Saturday, March 8, 2014

How to Repair Kitchen Equipment

Sometimes it's the little things that make a difference. And it can make a big difference in your kitchen if you know how to take care of some of the little things by yourself. In this article, we provide clear instructions for sharpening those knives that need attention, repairing your broken china and glassware, polishing up your metalware, and even using those old towels for something new
-- your own handmade potholders. These instructions won't help if a major appliance breaks down, but they'll definitely make your kitchen a more pleasant place to work.
We’ll begin in the next section with a simple step that most home chefs ignore -- sharpening their knives. 
For more information on do-it-yourself kitchen improvement projects, try the following links:
To create a whole new kitchen, see our article on How to Design a Kitchen.
If you're shopping for ideas, you might find some good ones in A Guide to Kitchen Remodeling Materials. 
For suggestions on ways to enhance an existing kitchen, see our article on How to Build Kitchen Improvements.

How to Sharpen Knives

Even the best steel dulls eventually, and inexpensive knives and scissors are usually not too sharp to start with. Keep fine steels sharp and salvage dulled blades with periodic honing.
Tools: ­
Deep pan
Fine-grit silicon carbide slipstone
Sharpening steel
Screwdriver or hammer
Household or light machine oil
Soft cloths
Mineral spirits
Box with lid or sealable plastic bag
Time: About 15 minutes to 1/2 hour
Preparing the Whetstone
Buy a whetstone with one coarse and one fine side. To prepare the stone for use, put it in a deep pan and cover it with household or light machine oil; let it soak overnight. Remove any dirt or loose particles with a soft cloth soaked in mineral spirits. Between uses, store the prepared whetstone in a box with a lid or a sealable plastic bag.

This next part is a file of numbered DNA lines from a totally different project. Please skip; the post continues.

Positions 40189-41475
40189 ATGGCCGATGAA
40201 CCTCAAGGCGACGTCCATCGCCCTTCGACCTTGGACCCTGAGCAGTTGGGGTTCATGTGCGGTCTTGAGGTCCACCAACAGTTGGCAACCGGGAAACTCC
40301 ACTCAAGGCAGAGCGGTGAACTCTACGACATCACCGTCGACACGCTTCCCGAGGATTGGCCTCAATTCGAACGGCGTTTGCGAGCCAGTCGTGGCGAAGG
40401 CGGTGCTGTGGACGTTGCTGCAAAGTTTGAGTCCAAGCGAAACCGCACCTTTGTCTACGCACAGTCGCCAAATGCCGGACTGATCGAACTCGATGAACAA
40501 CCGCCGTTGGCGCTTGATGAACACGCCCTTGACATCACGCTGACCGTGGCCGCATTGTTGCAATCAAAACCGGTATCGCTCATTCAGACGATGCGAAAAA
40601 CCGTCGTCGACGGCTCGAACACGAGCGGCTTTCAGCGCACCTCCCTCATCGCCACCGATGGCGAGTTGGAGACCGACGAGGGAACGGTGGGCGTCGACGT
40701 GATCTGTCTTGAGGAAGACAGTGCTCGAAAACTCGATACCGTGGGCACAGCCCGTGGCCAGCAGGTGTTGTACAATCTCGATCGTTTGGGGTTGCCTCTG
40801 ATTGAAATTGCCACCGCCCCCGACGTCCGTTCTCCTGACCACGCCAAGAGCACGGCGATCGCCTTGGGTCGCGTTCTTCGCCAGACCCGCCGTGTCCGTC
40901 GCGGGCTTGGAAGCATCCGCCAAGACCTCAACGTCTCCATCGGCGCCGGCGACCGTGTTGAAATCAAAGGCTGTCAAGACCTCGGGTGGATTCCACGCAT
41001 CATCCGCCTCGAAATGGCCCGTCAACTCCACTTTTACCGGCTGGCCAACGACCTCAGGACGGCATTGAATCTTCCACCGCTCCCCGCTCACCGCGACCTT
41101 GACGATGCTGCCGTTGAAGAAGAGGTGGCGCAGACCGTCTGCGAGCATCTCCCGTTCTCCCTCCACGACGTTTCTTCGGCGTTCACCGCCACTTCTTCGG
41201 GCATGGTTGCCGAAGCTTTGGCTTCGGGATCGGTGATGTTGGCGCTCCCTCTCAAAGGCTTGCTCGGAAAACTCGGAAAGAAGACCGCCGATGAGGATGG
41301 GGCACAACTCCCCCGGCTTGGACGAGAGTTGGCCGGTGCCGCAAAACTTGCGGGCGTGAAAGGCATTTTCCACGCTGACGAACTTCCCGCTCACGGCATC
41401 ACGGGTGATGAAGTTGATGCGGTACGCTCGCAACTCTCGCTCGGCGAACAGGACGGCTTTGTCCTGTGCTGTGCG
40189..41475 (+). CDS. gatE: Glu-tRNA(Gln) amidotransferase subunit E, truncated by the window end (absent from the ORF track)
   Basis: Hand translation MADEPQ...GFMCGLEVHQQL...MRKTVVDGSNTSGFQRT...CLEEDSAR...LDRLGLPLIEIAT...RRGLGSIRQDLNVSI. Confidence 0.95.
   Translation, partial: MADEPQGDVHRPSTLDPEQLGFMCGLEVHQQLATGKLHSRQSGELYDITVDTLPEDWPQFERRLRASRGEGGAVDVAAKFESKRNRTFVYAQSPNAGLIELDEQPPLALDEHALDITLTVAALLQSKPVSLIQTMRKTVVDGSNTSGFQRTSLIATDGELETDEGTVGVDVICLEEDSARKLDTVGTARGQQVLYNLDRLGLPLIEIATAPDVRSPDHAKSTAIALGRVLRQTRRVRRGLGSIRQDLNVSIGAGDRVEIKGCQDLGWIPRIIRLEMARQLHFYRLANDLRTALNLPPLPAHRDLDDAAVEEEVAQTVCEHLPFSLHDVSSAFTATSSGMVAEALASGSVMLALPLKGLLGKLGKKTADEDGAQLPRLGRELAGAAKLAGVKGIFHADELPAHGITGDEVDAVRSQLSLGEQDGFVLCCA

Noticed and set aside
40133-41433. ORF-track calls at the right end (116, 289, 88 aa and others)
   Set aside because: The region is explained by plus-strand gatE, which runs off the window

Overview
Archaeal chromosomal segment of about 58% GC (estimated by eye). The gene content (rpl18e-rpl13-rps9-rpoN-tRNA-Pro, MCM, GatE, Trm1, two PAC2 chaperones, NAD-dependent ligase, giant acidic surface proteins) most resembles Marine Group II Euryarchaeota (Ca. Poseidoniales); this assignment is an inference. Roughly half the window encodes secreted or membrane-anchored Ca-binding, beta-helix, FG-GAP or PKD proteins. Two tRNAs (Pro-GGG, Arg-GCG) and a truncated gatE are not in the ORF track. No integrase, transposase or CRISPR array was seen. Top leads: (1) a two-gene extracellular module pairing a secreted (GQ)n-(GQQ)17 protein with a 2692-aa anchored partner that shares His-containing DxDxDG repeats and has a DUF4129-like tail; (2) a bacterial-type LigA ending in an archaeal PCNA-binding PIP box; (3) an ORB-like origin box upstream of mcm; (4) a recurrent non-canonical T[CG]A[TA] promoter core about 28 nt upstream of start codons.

Sharpening Knives
To sharpen a very dull knife, use first the coarse and then the fine side of the whetstone; to sharpen a blade in better shape, use only the fine side. Have badly chipped or serrated knives professionally sharpened.
Oil the surface of the whetstone lightly. If you can see the cutting bevel on the knife blade, keep the knife at this bevel as you work; otherwise, hold the knife with the blade at a 30-degree angle to the stone.
Holding the knife blade firmly at the bevel angle, push the full length of the blade gently but firmly away from you, at a diagonal across the stone. Lift the knife blade at the end of the stroke, turn the knife over, and repeat, stroking the blade away from yourself across the stone. Repeat, using alternating strokes on the two sides of the blade, for the same number of strokes on each side. These alternating strokes remove any tiny burrs caused by the sharpening. For very dull blades, follow this sharpening procedure on first the coarse side and then the fine side of the stone. Remove debris from the knife blade with a soft cloth.
To sharpen carving knives and other fine stainless steel blades, use a fine-grit silicon carbide slipstone instead of the whetstone. Holding the slipstone at the proper bevel angle to the knife blade, whet the cutting edge of the knife with tight circular passes of the stone. Whet both sides of the blade alternately to keep the cutting edge even.
To touch up the cutting edge of a carving knife, use a sharpening steel. With the blade of the knife away from you, pull the edge of the knife blade lightly down the length of the steel, stroking the entire length of the blade from handle to tip. Repeat on the other side of the knife blade. Stroke the sides of the blade alternately along the steel to produce the desired cutting edge; about six strokes per side are usually adequate.
Sharpening Scissors
Sharpen scissors on a lightly oiled whetstone, maintaining the existing bevel on the outside edge of each blade. Unless a scissors is very dull, use only the fine side of the whetstone. Don't try to sharpen pinking shears; have them taken care of professionally.
Open the scissors wide, and set the outside beveled face of one blade flat on the whetstone. Angle the blade back at a slight diagonal. Holding the scissors firmly, stroke the blade firmly but gently away from you, at a diagonal across the stone; stroke from handle to tip of the blade. Lift the scissors at the end of the stroke, and repeat, working only on the beveled side of the blade, to produce an even cutting edge. Wipe the blade clean with a soft cloth; then sharpen the other blade of the scissors the same way.